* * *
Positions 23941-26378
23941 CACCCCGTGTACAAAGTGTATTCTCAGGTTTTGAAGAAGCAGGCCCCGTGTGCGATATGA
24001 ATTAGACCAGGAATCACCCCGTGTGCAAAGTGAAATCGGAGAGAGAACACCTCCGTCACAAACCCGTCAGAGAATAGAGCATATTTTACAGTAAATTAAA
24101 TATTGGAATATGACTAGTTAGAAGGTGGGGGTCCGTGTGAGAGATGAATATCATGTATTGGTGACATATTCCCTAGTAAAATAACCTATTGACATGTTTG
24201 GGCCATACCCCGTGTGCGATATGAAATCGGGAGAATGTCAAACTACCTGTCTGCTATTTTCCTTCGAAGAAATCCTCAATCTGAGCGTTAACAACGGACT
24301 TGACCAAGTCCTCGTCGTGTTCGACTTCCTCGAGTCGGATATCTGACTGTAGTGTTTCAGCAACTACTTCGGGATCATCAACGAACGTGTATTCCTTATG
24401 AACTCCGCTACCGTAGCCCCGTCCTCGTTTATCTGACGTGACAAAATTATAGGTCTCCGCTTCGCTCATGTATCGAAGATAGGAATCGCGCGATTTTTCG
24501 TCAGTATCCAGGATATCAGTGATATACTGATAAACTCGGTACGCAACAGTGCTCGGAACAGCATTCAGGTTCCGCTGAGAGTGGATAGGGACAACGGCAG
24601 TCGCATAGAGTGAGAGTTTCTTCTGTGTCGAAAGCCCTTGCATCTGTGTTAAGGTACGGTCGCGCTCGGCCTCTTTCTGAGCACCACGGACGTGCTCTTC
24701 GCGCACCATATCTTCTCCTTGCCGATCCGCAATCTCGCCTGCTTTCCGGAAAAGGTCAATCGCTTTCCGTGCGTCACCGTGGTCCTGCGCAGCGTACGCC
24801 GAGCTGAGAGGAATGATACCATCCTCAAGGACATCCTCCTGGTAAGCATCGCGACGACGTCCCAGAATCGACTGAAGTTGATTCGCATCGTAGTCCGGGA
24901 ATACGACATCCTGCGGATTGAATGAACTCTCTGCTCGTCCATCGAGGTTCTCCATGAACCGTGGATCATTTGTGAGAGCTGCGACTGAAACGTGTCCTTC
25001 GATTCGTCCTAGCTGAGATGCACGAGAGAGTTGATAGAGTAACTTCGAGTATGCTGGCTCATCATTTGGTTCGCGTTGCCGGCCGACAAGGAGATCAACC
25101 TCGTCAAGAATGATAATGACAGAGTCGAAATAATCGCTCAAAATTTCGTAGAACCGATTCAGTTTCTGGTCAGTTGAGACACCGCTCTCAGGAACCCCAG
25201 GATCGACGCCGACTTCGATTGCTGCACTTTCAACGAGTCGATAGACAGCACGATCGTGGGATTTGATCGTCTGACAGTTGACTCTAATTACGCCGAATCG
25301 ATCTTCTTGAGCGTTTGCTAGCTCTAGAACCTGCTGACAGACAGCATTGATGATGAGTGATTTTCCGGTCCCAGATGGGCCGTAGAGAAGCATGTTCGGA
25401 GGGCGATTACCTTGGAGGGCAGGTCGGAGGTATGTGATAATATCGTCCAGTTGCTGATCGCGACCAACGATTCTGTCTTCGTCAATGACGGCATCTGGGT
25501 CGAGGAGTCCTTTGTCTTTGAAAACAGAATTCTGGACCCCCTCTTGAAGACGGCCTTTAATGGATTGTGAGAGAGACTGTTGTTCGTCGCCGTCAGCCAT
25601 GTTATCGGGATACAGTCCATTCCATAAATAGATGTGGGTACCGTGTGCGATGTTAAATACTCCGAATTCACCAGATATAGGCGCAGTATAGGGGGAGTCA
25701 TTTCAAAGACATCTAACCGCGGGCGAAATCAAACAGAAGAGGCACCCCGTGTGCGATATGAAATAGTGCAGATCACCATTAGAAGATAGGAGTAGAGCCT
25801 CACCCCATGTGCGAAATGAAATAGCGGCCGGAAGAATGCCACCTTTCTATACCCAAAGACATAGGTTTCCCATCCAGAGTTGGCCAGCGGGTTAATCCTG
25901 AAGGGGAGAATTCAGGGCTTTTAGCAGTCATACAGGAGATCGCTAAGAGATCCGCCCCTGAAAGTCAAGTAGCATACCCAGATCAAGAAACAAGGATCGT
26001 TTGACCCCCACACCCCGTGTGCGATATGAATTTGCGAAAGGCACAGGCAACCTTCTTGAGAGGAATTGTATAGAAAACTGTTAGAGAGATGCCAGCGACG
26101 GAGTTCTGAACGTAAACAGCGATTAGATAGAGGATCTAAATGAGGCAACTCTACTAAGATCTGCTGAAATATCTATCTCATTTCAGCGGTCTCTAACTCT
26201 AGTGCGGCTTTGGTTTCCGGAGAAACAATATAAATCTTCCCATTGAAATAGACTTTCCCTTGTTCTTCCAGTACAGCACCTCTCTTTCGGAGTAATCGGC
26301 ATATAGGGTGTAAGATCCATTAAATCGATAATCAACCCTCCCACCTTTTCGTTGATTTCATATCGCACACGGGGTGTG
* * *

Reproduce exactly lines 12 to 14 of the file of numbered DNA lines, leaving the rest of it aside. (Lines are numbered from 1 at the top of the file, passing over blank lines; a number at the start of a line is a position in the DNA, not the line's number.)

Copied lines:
24901 ATACGACATCCTGCGGATTGAATGAACTCTCTGCTCGTCCATCGAGGTTCTCCATGAACCGTGGATCATTTGTGAGAGCTGCGACTGAAACGTGTCCTTC
25001 GATTCGTCCTAGCTGAGATGCACGAGAGAGTTGATAGAGTAACTTCGAGTATGCTGGCTCATCATTTGGTTCGCGTTGCCGGCCGACAAGGAGATCAACC
25101 TCGTCAAGAATGATAATGACAGAGTCGAAATAATCGCTCAAAATTTCGTAGAACCGATTCAGTTTCTGGTCAGTTGAGACACCGCTCTCAGGAACCCCAG